Through the creative process of choosing the songs I wanted to sing while navigating the new landscape of motherhood, marriage and a full-time professional career, the arc of a story began revealing itself through the text of each song. It felt as if the final list of 18 songs collectively chose me instead of the other way around. Through all of the preparation, unexpected challenges, stress, heartache and massive change in my own life experience, a story emerged and what it reflected back to me was one of resilience, commitment, learning, curiosity, the power of choosing with intention, the importance of asking better questions, expansion, and how it all relates to Love. It was my story, but also the broader story of an Awakening to Life.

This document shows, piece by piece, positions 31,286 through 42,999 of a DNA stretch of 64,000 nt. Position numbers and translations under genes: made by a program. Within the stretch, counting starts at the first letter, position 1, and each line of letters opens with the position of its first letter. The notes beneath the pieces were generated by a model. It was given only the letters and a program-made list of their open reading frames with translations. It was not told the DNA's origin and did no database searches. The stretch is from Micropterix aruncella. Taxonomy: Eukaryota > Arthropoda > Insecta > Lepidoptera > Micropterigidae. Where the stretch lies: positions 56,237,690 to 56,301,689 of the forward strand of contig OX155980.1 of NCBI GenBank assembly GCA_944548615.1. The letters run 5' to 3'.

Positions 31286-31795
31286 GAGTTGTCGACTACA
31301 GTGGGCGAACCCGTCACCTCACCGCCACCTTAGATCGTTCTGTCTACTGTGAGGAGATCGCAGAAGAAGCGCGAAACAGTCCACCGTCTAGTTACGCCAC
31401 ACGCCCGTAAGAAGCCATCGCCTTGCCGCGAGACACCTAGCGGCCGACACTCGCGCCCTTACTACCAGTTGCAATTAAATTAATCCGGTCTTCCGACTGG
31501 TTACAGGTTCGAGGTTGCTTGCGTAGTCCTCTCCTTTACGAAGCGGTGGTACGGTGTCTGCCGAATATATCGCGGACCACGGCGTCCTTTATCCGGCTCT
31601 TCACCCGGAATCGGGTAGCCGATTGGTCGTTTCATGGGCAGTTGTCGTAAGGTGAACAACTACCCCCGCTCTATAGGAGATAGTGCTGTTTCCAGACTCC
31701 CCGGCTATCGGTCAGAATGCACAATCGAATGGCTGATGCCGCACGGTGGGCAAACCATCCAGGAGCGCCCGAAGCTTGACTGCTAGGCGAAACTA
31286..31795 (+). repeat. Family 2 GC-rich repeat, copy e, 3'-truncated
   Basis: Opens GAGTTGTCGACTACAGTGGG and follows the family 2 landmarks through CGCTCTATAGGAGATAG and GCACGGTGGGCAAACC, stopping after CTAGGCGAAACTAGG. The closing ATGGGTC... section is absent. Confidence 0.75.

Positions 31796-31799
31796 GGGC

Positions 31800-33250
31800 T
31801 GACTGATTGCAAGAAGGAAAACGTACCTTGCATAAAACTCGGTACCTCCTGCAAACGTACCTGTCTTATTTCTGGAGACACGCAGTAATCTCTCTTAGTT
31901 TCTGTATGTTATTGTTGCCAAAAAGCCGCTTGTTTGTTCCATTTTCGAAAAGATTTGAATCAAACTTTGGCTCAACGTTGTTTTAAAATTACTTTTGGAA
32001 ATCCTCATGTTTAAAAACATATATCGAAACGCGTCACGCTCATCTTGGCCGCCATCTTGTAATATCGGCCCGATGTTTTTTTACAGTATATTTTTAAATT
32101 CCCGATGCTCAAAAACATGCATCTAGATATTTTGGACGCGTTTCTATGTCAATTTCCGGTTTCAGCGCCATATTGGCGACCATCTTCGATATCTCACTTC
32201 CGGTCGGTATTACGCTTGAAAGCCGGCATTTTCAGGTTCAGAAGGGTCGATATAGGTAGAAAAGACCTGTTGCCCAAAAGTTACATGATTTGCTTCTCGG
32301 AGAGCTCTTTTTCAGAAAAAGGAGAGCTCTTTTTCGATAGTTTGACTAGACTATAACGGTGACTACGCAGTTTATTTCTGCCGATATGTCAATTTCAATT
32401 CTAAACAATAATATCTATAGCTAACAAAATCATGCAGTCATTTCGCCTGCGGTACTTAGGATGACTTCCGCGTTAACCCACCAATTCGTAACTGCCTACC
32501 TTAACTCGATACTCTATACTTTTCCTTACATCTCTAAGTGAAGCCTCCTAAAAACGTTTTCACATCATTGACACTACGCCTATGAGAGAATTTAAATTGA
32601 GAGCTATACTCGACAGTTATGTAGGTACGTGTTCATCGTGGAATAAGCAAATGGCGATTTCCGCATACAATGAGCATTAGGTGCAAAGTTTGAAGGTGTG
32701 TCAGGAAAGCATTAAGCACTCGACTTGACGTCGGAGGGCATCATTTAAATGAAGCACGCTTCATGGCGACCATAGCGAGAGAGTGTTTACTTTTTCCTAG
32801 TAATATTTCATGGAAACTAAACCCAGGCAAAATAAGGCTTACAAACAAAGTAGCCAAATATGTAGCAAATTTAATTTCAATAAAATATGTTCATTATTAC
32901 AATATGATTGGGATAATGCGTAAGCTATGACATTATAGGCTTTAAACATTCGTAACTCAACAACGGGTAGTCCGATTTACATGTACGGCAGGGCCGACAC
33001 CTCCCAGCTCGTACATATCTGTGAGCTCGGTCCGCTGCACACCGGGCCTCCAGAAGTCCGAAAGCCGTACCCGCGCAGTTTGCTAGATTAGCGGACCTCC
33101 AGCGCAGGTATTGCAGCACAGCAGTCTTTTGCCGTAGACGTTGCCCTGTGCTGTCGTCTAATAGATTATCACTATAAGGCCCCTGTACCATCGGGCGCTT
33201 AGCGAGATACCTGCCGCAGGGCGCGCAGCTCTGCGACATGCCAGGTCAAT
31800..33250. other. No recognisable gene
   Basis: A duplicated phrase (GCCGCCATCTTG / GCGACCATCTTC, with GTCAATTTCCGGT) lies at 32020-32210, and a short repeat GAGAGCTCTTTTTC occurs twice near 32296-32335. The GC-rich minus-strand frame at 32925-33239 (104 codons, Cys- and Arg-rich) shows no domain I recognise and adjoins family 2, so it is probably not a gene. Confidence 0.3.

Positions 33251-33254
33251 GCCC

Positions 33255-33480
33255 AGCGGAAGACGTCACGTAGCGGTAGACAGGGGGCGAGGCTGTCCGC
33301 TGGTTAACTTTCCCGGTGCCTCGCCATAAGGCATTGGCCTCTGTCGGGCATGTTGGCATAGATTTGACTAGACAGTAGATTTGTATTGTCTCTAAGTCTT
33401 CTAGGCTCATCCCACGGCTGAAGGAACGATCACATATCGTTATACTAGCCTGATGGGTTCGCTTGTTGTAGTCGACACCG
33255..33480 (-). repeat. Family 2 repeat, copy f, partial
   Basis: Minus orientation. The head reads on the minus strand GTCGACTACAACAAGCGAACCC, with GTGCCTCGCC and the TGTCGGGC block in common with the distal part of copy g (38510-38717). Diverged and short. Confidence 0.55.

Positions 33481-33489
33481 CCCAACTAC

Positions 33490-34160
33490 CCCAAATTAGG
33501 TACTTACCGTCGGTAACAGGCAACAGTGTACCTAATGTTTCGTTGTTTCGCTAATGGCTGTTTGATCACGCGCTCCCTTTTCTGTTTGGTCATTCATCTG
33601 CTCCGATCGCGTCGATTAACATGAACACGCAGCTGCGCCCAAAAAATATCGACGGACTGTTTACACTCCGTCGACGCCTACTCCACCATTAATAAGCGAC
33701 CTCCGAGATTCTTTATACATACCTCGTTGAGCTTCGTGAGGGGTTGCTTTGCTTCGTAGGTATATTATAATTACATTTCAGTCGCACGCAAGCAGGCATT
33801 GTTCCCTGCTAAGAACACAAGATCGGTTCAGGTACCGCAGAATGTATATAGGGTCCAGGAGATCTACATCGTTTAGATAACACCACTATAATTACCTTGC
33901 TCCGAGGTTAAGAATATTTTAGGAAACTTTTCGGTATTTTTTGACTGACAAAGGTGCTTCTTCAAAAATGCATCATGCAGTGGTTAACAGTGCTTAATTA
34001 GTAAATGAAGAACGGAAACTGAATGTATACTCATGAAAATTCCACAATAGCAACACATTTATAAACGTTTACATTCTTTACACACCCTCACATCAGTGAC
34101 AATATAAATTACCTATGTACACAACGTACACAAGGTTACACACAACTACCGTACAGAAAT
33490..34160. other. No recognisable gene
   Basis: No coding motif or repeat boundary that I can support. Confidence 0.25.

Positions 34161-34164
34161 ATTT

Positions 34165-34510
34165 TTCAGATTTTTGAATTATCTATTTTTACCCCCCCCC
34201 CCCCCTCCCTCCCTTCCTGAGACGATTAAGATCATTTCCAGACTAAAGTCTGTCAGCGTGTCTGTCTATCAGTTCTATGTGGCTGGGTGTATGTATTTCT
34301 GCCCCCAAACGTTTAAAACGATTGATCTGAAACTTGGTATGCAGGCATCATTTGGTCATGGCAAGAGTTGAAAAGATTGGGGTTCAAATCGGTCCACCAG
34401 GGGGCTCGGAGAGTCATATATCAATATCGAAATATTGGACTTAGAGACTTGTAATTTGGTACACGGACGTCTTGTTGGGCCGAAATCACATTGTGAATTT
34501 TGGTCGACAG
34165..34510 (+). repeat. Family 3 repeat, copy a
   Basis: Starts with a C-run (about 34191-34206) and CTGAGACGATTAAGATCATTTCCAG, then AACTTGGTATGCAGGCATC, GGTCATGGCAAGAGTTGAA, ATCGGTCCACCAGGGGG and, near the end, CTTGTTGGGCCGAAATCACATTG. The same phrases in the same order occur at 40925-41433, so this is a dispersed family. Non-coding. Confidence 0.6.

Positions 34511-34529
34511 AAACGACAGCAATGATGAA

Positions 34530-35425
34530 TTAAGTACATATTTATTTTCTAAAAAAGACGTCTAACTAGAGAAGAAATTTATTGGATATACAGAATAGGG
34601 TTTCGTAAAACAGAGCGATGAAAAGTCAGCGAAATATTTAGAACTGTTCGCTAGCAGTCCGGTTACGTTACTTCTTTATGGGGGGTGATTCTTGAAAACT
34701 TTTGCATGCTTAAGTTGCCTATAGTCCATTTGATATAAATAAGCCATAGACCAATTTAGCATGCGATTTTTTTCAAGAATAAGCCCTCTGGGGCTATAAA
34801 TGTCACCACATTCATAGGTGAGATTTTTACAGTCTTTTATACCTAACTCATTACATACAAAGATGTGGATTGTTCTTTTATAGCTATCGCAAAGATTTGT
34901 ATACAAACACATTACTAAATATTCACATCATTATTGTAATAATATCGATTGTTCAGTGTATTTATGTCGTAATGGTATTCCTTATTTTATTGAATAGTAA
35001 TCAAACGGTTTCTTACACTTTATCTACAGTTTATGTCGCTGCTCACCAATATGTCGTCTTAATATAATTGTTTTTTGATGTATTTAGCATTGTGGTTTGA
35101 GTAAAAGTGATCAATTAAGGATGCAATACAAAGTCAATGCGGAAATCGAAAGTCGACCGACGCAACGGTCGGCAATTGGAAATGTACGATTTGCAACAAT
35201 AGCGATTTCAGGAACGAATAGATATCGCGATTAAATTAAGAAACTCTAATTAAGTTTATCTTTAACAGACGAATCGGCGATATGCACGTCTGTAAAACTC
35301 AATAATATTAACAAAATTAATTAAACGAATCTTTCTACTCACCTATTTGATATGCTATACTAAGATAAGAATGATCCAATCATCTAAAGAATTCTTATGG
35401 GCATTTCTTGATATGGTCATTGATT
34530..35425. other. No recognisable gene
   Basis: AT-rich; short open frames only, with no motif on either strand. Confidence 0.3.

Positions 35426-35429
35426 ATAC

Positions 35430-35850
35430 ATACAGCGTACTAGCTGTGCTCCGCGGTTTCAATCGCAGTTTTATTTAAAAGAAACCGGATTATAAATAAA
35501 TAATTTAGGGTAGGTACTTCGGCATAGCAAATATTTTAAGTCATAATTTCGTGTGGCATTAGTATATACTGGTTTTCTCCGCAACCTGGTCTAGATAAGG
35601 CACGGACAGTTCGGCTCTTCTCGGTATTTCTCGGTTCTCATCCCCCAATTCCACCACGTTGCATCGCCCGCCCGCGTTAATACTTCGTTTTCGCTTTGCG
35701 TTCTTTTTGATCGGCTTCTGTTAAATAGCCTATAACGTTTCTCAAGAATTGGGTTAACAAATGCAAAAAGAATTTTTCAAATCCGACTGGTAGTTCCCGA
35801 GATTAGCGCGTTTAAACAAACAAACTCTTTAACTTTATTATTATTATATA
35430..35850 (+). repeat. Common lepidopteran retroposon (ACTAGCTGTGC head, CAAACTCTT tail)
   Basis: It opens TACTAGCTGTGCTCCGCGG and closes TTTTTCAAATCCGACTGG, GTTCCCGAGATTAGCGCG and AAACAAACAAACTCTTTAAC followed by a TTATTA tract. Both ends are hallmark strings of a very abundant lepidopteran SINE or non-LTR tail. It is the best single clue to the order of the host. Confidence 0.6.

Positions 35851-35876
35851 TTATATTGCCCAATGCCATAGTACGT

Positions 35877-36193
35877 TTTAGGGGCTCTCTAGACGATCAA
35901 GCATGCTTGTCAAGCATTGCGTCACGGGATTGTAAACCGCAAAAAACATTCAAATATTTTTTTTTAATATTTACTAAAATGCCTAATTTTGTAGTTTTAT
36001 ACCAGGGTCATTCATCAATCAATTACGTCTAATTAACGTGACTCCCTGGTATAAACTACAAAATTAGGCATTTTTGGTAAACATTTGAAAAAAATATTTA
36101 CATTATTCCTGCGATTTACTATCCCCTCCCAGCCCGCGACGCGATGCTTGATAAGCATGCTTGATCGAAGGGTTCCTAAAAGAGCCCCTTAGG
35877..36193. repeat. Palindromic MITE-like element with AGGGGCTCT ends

‘awakening’ (noun): 1 a rousing from sleep. 2 a.) a rousing from inactivity or indifference; b.) a revival of interest in something. 3 a coming into awareness. (Merriam-Webster)

My intention is that my legacy will be one of awakening: that my children, and any human who can relate to this story, will feel free to be who they are born to be in this lifetime. That they will be aware of their own fear and uncertainty and see those reactions in themselves as opportunities to stay open, and ask better questions. My profound desire for anyone who feels any depth of resonance with my story, is that they will see a reflection of themselves and an opening in their own life experience for deeper understanding.